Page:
It’s well known that the first cause of lung cancer is attributed to the carcinogens found in cigarette smoke. Fortunately, the solution is simple: don’t smoke, and avoid cigarette smoke whenever possible.
And while there is an enormous and fruitful national effort to restrict cigarette smoking, efforts to raise awareness of the second-leading causes of lung cancer – radon gas exposure – are minimal.
Why Should You Be Concerned About Radon Gas In Your Home?
Radon is a naturally occurring, radioactive gas that is present naturally in all parts of the world, particularly in Iowa, North Dakota, Missouri, and in the eastern half of Nebraska, near Lincoln and Omaha. Examples of other high-risk states include Colorado, Montana, Pennsylvania, Wyoming, and many others. Radon primarily found in soil and well water, but is also present in outdoor air, building supplies, and in public water supplies.
Simply put, studies conducted by the Environment Protect Agency (EPA) have shown that radon exposure is connected to more than 20,000 deaths annually. Children and infants are especially susceptible to damage from radon.
Radon gas is most dangerous to homeowners when it is present in the air. Because modern homes are more air-sealed and insulated than ever, issues with concentrated levels of radon gas are gaining in prevalence.
Using A Radon Test Kit In Your Home
Testing for radon is an inexpensive, do-it-yourself job that is easy for any homeowner. Radon tests kits are available at local box stores and online, and can easily be set up in a home.
Radon gas levels change on a day-by-day basis based on temperature changes, soil conditions, the wind, and much more, and will tend to be higher in the winter when a home is “shut up.” Because of this, we recommend using a long-term radon test kit instead of seeking immediate results. A typical high-quality test kit will test radon levels over a 90-day period.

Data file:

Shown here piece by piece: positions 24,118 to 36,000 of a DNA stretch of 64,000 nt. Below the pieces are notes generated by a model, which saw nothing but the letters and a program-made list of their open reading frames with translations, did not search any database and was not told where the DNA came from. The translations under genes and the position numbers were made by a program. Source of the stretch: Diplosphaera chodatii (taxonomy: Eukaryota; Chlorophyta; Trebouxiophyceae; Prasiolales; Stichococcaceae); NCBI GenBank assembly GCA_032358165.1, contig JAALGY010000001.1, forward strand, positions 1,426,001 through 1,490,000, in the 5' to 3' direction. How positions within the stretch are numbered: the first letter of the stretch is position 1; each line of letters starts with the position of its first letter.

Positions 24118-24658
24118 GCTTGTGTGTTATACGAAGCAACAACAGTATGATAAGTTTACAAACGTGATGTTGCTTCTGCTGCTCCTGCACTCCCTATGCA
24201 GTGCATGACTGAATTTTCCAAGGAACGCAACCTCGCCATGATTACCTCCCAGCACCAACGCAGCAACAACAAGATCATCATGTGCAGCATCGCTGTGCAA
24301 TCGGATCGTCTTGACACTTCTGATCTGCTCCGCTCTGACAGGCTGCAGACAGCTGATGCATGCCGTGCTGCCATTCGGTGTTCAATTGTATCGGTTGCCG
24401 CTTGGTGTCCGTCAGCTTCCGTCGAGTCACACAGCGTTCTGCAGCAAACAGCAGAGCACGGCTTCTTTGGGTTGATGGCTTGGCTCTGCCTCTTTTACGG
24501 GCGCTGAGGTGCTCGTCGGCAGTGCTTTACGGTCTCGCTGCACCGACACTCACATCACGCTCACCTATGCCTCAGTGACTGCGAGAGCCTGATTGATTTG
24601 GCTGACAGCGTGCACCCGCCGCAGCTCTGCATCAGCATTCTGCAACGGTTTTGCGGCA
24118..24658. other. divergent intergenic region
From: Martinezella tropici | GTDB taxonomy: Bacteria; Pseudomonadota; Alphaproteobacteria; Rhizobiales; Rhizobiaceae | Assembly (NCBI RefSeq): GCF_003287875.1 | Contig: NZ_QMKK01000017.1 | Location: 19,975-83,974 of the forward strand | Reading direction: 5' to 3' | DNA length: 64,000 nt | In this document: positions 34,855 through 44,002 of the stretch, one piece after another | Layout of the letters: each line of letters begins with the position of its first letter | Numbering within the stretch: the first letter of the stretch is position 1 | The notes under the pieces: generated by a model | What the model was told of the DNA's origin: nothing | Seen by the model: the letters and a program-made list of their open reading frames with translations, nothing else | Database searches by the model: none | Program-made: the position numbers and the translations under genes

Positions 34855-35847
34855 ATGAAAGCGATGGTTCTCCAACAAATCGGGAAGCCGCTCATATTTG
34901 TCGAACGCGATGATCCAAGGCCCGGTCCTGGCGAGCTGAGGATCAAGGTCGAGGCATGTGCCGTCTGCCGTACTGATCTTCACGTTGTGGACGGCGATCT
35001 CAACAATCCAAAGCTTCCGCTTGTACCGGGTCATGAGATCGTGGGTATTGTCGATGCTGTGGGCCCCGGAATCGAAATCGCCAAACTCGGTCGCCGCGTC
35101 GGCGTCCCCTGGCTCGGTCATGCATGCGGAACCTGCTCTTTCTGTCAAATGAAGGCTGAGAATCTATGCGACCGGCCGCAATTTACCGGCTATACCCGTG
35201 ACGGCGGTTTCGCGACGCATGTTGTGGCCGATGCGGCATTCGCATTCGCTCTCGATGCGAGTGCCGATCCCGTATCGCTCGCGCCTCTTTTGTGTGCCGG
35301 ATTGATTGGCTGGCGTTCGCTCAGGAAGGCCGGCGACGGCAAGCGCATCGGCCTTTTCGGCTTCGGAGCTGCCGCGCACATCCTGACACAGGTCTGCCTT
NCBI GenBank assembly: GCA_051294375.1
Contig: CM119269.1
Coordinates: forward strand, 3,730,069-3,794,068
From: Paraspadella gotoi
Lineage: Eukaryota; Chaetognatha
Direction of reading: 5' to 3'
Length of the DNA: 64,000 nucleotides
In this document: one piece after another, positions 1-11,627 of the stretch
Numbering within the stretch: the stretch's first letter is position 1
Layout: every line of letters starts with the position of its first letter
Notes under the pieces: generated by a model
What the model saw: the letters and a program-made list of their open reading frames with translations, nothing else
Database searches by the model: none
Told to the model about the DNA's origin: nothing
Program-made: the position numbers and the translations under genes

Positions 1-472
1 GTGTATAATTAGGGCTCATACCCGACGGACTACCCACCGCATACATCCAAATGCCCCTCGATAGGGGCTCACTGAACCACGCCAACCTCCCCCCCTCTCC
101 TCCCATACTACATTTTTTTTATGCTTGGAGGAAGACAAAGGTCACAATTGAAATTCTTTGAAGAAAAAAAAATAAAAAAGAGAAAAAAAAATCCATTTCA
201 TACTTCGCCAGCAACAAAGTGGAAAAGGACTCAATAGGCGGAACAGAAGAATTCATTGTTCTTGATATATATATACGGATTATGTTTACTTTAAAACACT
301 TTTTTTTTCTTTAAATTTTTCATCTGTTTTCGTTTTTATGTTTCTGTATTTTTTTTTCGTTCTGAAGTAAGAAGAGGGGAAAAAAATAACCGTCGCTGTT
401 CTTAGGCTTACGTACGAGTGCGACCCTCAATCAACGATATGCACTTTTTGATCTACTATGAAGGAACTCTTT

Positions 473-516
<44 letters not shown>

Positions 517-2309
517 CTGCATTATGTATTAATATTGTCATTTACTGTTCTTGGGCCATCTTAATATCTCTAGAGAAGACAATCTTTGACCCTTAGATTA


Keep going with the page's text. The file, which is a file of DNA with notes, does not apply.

While no radon level is considered safe, the EPA recommend that homeowners fix their home if the result of one long-term test show radon level of 4 pCi/L or higher.
Signs Of Radon Poisoning
Symptoms of Radon poisoning are similar to those of lung cancer and include a persistent cough that doesn’t improve, difficult breathing, hoarseness, and chest pains.
In extreme cases, the victim may cough up blood, demonstrating wheezing in their breath, and become afflicted with respiratory infections such as pneumonia or bronchitis. If any of these symptoms are present, it is very important to seek medical help as soon as possible.
What To Do If Your Radon Tests Kit Shows High Levels
High radon levels are no cause for panic. A qualified radon mitigation professional will be able to create a reduction strategy that is cost-effective and will successfully control the radon levels in your home.
In most cases, a good professional will be able to install your system in a day or less. Current radon abatement systems have proven to have a 99% success rate. The EPA recommends mitigation methods such as soil suction (where radon-rich air below the floor is sucked out of the home), sealing, house/room pressurization, and various ventilation methods.
Chattanooga Home Inspector has been providing Buyer’s Inspection, Pre-Listing Inspection, Mold Testing, Radon Testing, Septic Inspection, Pools and Spa Inspection, Gas Leak Detection, Water Quality Testing and Aerial Photos For FREE to home buyers and home sellers in the following areas of Chattanooga, Hixson, Apison, Ooltewah, Collegedale, Soddy Daisy, Middle Valley, Signal Mountain, Red Bank, East Ridge and the surrounding areas since 2014.
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